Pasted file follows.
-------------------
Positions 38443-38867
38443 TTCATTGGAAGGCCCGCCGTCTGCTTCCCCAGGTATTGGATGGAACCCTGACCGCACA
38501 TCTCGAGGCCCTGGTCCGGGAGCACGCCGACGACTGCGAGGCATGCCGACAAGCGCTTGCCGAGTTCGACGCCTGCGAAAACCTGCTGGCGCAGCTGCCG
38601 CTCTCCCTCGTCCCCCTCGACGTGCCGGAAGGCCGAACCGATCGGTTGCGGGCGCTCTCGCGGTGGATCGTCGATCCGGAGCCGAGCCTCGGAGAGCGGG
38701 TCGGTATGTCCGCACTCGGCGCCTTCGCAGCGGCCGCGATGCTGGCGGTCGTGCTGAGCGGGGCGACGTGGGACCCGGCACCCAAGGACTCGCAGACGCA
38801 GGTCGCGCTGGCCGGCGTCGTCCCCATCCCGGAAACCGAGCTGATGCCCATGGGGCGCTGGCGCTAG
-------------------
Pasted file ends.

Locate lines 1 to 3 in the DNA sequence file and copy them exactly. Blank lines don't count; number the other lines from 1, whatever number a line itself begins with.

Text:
Positions 38443-38867
38443 TTCATTGGAAGGCCCGCCGTCTGCTTCCCCAGGTATTGGATGGAACCCTGACCGCACA
38501 TCTCGAGGCCCTGGTCCGGGAGCACGCCGACGACTGCGAGGCATGCCGACAAGCGCTTGCCGAGTTCGACGCCTGCGAAAACCTGCTGGCGCAGCTGCCG